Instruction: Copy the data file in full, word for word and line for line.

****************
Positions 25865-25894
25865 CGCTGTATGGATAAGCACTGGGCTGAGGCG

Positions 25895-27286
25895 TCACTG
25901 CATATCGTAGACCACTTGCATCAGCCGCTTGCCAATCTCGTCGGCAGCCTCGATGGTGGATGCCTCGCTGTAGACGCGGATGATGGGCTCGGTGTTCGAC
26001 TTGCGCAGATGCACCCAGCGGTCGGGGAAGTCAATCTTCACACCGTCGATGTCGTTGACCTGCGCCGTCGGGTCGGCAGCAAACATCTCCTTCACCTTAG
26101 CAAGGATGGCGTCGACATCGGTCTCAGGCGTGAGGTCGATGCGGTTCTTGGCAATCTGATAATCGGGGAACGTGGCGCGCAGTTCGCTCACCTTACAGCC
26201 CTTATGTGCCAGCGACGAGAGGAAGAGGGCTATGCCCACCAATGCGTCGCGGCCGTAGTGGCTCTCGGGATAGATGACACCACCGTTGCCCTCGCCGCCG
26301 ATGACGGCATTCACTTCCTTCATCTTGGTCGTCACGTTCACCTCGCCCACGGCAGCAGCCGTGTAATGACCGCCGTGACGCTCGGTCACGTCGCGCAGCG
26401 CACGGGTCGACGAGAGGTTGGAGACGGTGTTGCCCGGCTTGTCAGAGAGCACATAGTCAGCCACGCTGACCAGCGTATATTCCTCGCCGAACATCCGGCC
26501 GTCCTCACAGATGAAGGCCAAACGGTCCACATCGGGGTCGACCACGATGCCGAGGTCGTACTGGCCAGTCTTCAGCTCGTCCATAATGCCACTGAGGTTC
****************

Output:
Positions 25865-25894
25865 CGCTGTATGGATAAGCACTGGGCTGAGGCG

Positions 25895-27286
25895 TCACTG
25901 CATATCGTAGACCACTTGCATCAGCCGCTTGCCAATCTCGTCGGCAGCCTCGATGGTGGATGCCTCGCTGTAGACGCGGATGATGGGCTCGGTGTTCGAC
26001 TTGCGCAGATGCACCCAGCGGTCGGGGAAGTCAATCTTCACACCGTCGATGTCGTTGACCTGCGCCGTCGGGTCGGCAGCAAACATCTCCTTCACCTTAG
26101 CAAGGATGGCGTCGACATCGGTCTCAGGCGTGAGGTCGATGCGGTTCTTGGCAATCTGATAATCGGGGAACGTGGCGCGCAGTTCGCTCACCTTACAGCC
26201 CTTATGTGCCAGCGACGAGAGGAAGAGGGCTATGCCCACCAATGCGTCGCGGCCGTAGTGGCTCTCGGGATAGATGACACCACCGTTGCCCTCGCCGCCG
26301 ATGACGGCATTCACTTCCTTCATCTTGGTCGTCACGTTCACCTCGCCCACGGCAGCAGCCGTGTAATGACCGCCGTGACGCTCGGTCACGTCGCGCAGCG
26401 CACGGGTCGACGAGAGGTTGGAGACGGTGTTGCCCGGCTTGTCAGAGAGCACATAGTCAGCCACGCTGACCAGCGTATATTCCTCGCCGAACATCCGGCC
26501 GTCCTCACAGATGAAGGCCAAACGGTCCACATCGGGGTCGACCACGATGCCGAGGTCGTACTGGCCAGTCTTCAGCTCGTCCATAATGCCACTGAGGTTC